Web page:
The City Council adopted the general framework of the Sustainability and Climate Action Plan (S/CAP) at its meeting on Monday, April 18, which identifies a Greenhouse Gas Emissions reduction goal of 80 percent by 2030.
A major focus of the S/CAP is on strategies to reduce reliance on the automobile and solo commuting, since more than half of the remaining GHG emissions needed to reach an "80 by 30" target come from transportation (about 65 percent).
Overall, the plan identifies key tools the City has to achieve GHG reductions including optimizing transit, supporting electric vehicles, providing incentives to change travel modes, and land use policies that support these shifts. The remaining GHG emissions needed to reach “80 by 30” come from efficiency and fuel switching, with a small portion from enhanced Zero Waste initiatives.
The S/CAP also references “mobility as a service” as an integrated approach that shifts from fixed to flexible, on-demand transportation services that use technology to provide convenient, responsive access to multi-modal options such as bike share, first/last mile, rideshare and other services. The downtown Transportation Management Association will help play a key role in scaling up transportation programs to reduce solo commuting.
The Council also asked staff to come back within a few months with an integration process for the S/CAP and the City's Comprehensive Plan, which is in the process of being updated. The Council will also consider for formal adoption the S/CAP Guiding Principles.
“The City continues to be a leader in sustainability, setting high standards and leading by example,” said City Manager Jim Keene. “The S/CAP has outlined what it will take to reach an ambitious goal of 80 percent reduction by 2030, and now comes the challenge of implementing programs and policies to make that goal attainable.”
Palo Alto has made significant progress in reducing its Greenhouse Gas Emissions (GHG) since it first adopted the Climate Protection Plan in 2007, the predecessor to S/CAP.
The City has already far exceeded the 20 percent reduction goal (from 1990 base levels) set out in the initial plan, and in fact, has reduced its GHG emissions by an estimated 36 percent since 1990. Much of the reductions have occurred in the last decade largely through the City's commitment to carbon neutral electricity. Building efficiency measures and more efficient appliances have also contributed.
Over the next 14 years, the City’s GHG emissions are expected to be about 50 percent below the 1990 baseline levels, due to state and federal policies such as new vehicle fuel standards, and existing City initiatives including its Green Building Ordinance and Bicycle and Pedestrian Plan. This is in line with the state’s interim 2030 reduction target of 40 percent.
Specific strategies outlined in the plan include expanding the city’s bike network, increasing ridership on transit and Palo Alto’s shuttles, shifting parking incentive programs, and expanding charging infrastructure for electric vehicles.
The other largest remaining source of GHG emissions is natural gas use, representing about 25 percent of Palo Alto’s carbon footprint. The vast majority of gas usage comes from existing buildings, with commercial/industrial buildings accounting for about two-thirds of natural gas usage in the City. The S/CAP proposes reductions through energy efficiency and conservation, followed by electrification of water and space heating and cooking where cost effective, and emphasizing all-electric services in “zero net energy” new buildings.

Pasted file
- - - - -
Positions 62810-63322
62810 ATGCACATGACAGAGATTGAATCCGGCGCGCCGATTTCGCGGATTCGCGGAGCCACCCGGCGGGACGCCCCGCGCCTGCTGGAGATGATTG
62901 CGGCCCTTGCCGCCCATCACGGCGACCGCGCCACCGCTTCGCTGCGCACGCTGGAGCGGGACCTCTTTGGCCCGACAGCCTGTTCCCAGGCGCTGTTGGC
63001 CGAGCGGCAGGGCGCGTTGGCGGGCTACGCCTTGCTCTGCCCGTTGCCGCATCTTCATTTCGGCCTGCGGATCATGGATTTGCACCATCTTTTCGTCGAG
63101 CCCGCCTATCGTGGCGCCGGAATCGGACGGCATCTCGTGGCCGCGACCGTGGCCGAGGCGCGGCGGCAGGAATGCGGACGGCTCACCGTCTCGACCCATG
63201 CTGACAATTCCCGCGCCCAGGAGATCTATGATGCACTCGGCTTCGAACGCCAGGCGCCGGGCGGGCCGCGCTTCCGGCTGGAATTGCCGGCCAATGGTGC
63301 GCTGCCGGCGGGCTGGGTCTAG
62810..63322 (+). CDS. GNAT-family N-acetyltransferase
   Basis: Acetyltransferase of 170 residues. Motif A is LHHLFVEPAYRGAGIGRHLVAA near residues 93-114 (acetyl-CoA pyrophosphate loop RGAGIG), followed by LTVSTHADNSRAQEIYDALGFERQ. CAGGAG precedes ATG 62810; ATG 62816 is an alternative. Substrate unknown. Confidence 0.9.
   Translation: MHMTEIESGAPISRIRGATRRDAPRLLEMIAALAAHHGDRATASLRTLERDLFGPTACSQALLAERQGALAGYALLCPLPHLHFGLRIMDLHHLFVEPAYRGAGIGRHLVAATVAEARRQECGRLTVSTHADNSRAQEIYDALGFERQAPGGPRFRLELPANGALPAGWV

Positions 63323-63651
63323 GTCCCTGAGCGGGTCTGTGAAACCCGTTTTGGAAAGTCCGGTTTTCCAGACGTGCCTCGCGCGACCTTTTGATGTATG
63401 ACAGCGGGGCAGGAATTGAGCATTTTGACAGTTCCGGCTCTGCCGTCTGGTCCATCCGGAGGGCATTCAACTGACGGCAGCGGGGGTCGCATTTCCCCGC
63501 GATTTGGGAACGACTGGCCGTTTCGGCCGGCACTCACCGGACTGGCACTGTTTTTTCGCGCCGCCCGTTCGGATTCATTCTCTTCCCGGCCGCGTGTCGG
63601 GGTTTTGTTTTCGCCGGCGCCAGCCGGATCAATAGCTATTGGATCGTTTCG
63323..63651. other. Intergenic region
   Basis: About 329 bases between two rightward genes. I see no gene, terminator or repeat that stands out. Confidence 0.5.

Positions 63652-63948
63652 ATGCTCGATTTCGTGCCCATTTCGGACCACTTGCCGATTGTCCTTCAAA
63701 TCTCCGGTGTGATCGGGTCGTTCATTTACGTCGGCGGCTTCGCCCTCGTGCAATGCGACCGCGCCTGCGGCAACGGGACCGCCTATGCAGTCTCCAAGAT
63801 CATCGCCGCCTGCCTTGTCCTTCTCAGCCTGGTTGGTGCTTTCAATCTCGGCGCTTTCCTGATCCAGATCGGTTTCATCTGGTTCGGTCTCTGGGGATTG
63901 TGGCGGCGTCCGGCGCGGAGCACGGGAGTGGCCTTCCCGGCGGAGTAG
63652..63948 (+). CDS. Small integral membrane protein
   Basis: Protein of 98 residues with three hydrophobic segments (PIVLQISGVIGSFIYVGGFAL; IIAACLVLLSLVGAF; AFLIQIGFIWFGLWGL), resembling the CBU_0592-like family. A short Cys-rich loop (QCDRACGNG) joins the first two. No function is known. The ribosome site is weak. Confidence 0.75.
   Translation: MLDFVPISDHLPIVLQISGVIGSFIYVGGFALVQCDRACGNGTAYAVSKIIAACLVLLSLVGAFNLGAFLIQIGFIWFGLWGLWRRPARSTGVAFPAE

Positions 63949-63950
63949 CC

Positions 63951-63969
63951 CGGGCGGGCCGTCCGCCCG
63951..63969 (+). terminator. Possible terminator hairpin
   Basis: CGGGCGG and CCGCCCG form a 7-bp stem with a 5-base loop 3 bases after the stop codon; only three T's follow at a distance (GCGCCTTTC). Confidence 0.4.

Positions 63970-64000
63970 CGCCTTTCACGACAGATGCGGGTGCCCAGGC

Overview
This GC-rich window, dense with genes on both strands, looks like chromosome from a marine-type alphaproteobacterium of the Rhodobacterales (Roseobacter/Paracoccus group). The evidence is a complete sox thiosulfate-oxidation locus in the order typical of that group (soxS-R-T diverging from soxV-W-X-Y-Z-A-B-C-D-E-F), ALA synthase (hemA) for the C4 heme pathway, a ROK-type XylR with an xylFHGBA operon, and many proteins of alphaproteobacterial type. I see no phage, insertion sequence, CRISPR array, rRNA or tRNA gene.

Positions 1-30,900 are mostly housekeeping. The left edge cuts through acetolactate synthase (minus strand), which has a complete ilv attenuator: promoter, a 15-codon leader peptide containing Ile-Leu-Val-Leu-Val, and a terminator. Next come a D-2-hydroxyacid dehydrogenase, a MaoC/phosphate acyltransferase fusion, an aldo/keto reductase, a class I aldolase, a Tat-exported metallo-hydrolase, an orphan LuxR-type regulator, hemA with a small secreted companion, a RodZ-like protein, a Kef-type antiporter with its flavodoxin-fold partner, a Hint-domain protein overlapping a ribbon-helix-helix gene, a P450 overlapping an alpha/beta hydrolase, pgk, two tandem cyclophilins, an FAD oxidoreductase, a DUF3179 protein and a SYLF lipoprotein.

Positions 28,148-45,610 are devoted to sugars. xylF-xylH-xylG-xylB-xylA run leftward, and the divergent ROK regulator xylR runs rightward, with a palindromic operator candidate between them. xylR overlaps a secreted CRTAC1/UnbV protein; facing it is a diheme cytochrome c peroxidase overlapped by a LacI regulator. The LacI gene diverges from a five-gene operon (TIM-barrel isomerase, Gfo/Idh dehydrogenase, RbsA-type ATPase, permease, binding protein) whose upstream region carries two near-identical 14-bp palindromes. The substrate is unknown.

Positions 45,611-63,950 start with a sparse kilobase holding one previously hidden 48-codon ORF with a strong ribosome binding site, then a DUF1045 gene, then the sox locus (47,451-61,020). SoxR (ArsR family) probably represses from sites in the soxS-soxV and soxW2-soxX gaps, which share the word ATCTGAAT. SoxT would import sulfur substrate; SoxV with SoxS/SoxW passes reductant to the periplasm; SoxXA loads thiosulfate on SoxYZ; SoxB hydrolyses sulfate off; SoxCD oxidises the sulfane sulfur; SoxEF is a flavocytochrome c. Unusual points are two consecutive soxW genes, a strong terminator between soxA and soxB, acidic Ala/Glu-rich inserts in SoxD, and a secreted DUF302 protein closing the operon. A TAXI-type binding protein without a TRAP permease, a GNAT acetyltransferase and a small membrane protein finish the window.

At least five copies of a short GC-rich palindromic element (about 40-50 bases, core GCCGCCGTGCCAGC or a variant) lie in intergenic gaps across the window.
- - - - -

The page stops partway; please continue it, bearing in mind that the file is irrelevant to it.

In addition to emissions reductions from transportation and energy/efficiency measures, the S/CAP recommends additional measures that include sustainable water management; resilience adaption and sea level rise; municipal operations, regeneration and the natural environment; utility of the future, community behavior and culture change, information systems and financing strategies for sustainability.
Earth Day Report
The City Council also discussed the annual Earth Day Report at its April 18, 2016 meeting. Highlights from the Earth Day report on more than 150 of the City’s sustainability programs include:
Electric supplies have been 100 percent carbon neutral through generation from hydroelectric and renewable energy resources, and the purchase of renewable energy credits.
Usage declined close to 15 percent in 2015 thanks in part to the warm winter and water conservation efforts.
City and community water use reductions have continued to exceed state-mandated 24 percent potable water use reduction.
Palo Alto is on track to meet its 2021 goal of 90 percent diversion of material from landfills. The Council’s newly adopted Recycling and Composting Ordinance requires commercial customers to properly sort their recyclables and compost materials.
Green building standards:
Palo Alto is ahead of California standards here. Its green building programs have the goal of reducing water and energy use and GHG emissions for permitted buildings by 10 percent over 2015 figures.
Local solar program:
Intended to increase local power generation more than four-fold by 2023.
Transportation and parking programs:
Being developed to reduce single commute trips while “Mobility as a Service” concepts include responsive shuttle services, paid parking and rideshare incentive programs.
Heat pump electric water heater rebate program:
Pilot launched this year as part of the citywide electrification strategy.
Green purchase of goods and services:
A three-year plan (2015-2017) is in effect, and the City is working to implement more efficient copy/print systems.
A voluntary program launched in 2015 that offers residential and commercial customers the opportunity to offset GHG emissions associated with natural gas use. Two percent of residents have already signed on, and the participation rate is expected to double this year.
Download the full draft S/CAP and Earth Day report